The Netherlands is to stop using the AstraZeneca coronavirus vaccine for a two week period pending further research into reports about thrombosis from several countries. Denmark, Norway, Ireland and Iceland have already taken a similar decision.
The stoppage will last until Sunday, March 28, the health ministry said on Sunday night. The decision follows recommendations from the Dutch medicines council CBG after the publication of new information about possible side effects from Denmark and Norway, the health ministry said.
The potential problems centre on a rare form of thrombosis and thrombocytopenia, or abnormally low levels of platelets in the blood, involving several adults under the age of 50. There are no cases known of this type in the Netherlands and, according to the CBG, no link has been established between the problems and the vaccine.
The decision to suspend use of the vaccine means 43,000 vaccination appointments with regional health boards have been cancelled and an unknown number via family doctors. In the Netherlands, health boards are using the vaccine for health service workers while family doctors have been using it on people aged 60 to 64, people with Down’s syndrome and the morbidly obese.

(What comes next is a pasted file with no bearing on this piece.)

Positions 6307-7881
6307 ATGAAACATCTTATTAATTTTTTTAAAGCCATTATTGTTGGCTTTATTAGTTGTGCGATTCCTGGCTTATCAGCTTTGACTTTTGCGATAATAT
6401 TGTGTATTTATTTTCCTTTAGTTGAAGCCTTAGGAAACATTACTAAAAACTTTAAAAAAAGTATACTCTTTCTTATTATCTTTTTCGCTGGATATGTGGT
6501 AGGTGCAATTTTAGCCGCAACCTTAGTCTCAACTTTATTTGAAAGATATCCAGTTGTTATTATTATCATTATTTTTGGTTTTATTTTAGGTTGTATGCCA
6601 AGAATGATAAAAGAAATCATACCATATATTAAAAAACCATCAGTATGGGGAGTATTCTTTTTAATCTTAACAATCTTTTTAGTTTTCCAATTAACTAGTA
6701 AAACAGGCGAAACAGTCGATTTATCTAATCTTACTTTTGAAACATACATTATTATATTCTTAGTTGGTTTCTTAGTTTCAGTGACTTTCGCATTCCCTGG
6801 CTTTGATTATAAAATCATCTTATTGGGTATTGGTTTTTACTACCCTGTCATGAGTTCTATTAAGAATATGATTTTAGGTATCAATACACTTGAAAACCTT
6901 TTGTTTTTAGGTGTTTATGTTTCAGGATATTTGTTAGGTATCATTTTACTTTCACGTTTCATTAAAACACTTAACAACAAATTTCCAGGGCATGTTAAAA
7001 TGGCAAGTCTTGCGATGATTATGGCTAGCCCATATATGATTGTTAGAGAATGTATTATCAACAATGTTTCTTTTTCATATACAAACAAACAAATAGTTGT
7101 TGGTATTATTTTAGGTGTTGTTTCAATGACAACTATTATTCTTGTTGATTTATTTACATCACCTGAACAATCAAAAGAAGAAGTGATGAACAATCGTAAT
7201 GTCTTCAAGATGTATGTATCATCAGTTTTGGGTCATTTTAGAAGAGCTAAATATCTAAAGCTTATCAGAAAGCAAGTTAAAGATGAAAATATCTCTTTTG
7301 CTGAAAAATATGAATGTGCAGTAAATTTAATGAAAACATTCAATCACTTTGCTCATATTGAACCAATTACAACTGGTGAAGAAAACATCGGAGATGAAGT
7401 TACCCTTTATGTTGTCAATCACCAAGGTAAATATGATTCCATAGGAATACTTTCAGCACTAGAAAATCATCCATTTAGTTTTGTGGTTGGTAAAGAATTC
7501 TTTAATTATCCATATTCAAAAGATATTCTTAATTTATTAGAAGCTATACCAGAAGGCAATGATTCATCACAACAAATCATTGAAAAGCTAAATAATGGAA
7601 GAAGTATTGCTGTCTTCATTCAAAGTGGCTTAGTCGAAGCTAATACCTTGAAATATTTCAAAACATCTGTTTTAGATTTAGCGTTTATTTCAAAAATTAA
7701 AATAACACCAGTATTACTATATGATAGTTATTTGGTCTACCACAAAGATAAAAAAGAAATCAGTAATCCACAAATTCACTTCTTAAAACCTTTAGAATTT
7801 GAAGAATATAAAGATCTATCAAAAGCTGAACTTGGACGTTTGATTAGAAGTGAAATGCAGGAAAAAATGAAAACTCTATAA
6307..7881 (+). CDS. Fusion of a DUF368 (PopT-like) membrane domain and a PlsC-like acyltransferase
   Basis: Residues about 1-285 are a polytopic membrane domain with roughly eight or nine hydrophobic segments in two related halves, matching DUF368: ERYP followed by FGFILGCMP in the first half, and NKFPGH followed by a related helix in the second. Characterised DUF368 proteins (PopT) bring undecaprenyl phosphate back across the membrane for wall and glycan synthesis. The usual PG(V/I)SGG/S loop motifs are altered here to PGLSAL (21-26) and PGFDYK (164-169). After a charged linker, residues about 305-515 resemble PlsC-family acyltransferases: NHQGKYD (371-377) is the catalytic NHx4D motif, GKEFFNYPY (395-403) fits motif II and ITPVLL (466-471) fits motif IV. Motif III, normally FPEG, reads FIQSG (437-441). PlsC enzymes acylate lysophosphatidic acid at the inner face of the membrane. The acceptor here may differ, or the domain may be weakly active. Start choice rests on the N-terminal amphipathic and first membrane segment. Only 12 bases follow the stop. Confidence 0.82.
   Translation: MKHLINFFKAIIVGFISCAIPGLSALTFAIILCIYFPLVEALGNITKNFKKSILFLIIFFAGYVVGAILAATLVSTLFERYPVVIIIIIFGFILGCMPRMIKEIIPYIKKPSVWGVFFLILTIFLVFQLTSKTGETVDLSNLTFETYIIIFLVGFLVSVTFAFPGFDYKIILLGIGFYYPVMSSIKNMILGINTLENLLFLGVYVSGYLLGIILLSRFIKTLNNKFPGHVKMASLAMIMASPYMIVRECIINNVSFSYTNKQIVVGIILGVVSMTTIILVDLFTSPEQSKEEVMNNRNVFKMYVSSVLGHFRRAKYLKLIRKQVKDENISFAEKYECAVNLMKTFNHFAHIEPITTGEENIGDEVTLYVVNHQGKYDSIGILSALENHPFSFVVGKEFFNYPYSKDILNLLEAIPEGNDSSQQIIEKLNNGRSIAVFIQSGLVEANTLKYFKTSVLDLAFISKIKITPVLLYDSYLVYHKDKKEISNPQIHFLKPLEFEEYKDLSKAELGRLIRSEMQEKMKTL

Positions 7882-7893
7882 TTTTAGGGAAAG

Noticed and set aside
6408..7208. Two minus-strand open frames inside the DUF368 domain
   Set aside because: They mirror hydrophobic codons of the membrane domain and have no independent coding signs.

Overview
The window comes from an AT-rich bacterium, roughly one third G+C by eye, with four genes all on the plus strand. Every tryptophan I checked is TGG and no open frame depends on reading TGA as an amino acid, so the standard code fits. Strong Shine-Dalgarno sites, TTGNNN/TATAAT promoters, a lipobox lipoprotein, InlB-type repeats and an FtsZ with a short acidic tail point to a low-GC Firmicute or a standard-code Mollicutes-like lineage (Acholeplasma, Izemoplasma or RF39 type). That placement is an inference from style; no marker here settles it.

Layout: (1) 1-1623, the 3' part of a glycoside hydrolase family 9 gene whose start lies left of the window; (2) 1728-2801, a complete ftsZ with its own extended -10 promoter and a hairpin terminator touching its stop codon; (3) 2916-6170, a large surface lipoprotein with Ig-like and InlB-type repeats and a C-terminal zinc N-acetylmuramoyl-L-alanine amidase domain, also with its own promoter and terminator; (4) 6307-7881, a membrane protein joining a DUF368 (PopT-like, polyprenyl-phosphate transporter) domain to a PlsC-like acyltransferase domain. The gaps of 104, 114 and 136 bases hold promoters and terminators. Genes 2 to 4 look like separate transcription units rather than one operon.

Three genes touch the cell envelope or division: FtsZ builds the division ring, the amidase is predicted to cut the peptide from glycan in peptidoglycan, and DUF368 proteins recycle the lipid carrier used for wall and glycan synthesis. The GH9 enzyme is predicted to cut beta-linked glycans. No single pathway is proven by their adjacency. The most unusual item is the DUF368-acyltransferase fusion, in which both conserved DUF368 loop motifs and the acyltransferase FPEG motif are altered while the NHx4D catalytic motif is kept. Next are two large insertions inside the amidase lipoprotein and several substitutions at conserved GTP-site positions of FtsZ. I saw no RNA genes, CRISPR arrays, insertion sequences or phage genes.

The government’s coronavirus dashboard suggests 290,000 vaccinations using the AstraZeneca vaccine had been planned in over the coming fortnight.
Health minister Hugo de Jonge said that there can be ‘absolutely no doubt’ about the vaccines in use. It is ‘crucial to know if these are complaints which came after vaccination or because of vaccination,’ he said. ‘It is of great importance that these reports are researched properly.’
Earlier on Sunday, AstraZeneca issued a statement saying there is no evidence that people who have been vaccinated have a higher risk of blood clots.
‘A careful review of all available safety data of more than 17 million people vaccinated in the European Union and UK with COVID-19 vaccine AstraZeneca has shown no evidence of an increased risk of pulmonary embolism, deep vein thrombosis (DVT) or thrombocytopenia, in any defined age group, gender, batch or in any particular country,’ the company said.
‘So far across the EU and UK, there have been 15 events of DVT and 22 events of pulmonary embolism reported among those given the vaccine, as of 8 March,’ the statement said. ‘This is much lower than would be expected to occur naturally in a general population of this size and is similar across other licensed COVID-19 vaccines.’
The European Medicines Agency in Amsterdam has also said there is no link after fears were first published last week.
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